Daniel Ricciardo earned himself a brutal mid-season performance review after just a so-so start to life with McLaren this F1 season.
With teammate Lando Norris blazing a trail ahead of him to sit third in the championship standings, Ricciardo has failed to match the young Brit’s high watermark.
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After managing to win two podiums for Renault last season, Ricciardo’s failure to repeat the feat in the much more competitive McLaren has raised eyebrows.
While many understood it would likely take some time for Ricciardo to fully come to grips with a new car and new team, he has struggled much more than many predicted.
Ricciardo is ninth in the drivers’ standings, equal on 50 points behind Alpha Tauri’s Pierre Gasly, who finished third in the Azerbaijan GP.
With F1 in its summer break and time running out for Ricciardo to start putting points on the board, motorsport pundit Tom Coronel felt the performances thus far were a sign the Australian driver’s competitiveness was waning in labelling him one of the disappointments of the season.
“The difference with Norris is really too big. The best part was that after Monaco, he admitted it himself: ‘Norris does things with that car that I cannot do’. If you say that, it’s really already done,” he wrote for Formule1.nl.
“I don’t see him straightening it out at McLaren either. He can’t eat those last two tenths out of the dashboard, like Lewis (Hamilton) and Max (Verstappen) do.”
Perhaps most damning though, was the criticism that Ricciardo had left Red Bull back in 2018 simply for the money.
“He went for the money. And as soon as you make that decision, you know it’s not going to work out and you can’t do it. A nice marketing guy, but not a killer,” Coronel wrote.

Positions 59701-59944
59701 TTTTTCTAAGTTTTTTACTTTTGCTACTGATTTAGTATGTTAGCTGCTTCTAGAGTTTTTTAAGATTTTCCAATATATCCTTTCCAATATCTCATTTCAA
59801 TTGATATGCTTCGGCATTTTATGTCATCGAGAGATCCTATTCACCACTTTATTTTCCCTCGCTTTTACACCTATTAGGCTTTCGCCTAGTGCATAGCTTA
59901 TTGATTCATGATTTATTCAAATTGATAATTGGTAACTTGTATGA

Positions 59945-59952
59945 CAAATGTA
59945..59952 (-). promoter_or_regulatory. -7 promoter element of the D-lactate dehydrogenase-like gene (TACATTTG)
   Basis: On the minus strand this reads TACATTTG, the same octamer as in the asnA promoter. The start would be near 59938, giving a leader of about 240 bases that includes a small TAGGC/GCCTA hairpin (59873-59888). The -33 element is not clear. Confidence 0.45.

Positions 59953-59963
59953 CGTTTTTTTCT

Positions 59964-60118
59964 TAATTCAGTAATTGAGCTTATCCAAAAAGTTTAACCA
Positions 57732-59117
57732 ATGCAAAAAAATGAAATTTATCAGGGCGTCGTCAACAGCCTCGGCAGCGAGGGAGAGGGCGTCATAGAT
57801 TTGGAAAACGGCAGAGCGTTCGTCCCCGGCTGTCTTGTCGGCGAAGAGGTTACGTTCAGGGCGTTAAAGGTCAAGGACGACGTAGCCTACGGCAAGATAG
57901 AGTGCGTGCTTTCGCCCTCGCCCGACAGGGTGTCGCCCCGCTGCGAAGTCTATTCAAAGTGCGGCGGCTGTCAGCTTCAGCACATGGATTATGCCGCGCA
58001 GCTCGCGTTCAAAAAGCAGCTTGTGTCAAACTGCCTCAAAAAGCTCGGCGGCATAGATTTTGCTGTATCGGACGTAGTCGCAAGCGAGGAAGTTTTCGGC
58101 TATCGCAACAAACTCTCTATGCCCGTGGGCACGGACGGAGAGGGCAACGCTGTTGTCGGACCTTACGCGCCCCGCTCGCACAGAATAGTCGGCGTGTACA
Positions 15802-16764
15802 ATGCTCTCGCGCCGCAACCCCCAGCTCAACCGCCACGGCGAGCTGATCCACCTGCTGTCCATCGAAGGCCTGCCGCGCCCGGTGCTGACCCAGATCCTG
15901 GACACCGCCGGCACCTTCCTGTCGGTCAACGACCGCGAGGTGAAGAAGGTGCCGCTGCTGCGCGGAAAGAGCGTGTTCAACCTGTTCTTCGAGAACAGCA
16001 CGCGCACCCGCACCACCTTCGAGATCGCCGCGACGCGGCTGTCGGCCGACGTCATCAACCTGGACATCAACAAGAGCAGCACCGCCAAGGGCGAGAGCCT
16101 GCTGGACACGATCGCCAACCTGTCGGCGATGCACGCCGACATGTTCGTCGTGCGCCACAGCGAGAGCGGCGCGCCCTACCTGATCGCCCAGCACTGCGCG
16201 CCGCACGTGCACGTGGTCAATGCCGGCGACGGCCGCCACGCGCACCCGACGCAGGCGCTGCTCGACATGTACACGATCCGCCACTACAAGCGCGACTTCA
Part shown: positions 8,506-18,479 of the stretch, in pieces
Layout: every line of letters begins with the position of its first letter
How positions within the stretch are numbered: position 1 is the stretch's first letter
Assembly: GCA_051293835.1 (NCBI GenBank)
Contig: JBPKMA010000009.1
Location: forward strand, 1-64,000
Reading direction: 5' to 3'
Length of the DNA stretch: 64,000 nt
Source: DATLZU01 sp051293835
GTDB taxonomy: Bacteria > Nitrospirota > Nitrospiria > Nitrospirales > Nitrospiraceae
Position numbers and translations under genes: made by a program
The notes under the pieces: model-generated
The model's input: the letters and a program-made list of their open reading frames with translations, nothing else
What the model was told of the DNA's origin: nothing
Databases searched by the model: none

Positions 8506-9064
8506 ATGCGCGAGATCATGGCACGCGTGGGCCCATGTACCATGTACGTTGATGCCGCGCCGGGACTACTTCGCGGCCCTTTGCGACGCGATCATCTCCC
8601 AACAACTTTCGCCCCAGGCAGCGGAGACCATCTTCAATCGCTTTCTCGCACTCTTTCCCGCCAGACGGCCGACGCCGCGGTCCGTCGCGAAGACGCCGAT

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In an interview with Autosport in July, Ricciardo was under no illusions as to his performances with McLaren.
Grading his efforts to mid-season as a 5/10, Ricciardo was nonetheless confident he could improve rapidly.
From an on-track point of view, like a results point of view, I wouldn’t give myself too much of a flattering grade,” he said.
“The results aren’t through a lack of trying. And I certainly feel like I’ve put in the work. I think it will eventually come to fruition, and it will show.
“But so far, the on-track stuff, I don’t know … call it a five out of 10. I’m certainly wanting to improve that.
“Although my score says ‘call it a five’ – and it’s what it is now – I am uber-confident that increases as the year goes on.”
A golden opportunity beckoned for the briefest of moments on the first lap of the Hungarian Grand Prix earlier this month.
Mercedes driver Valtteri Bottas got it all wrong in the wet heading to turn one, clattering into Norris before taking out both Red Bull cars as well.
For a moment it looked like Ricciardo would be the biggest beneficiary as the road opened up in front of him, but he and Ferrari’s Charles Leclerc were both spun around by the out of control Lance Stroll in the Aston Martin.
It was a cruel, race-ruining blow for Ricciardo, who will get another opportunity at the Belgian GP on August 29.
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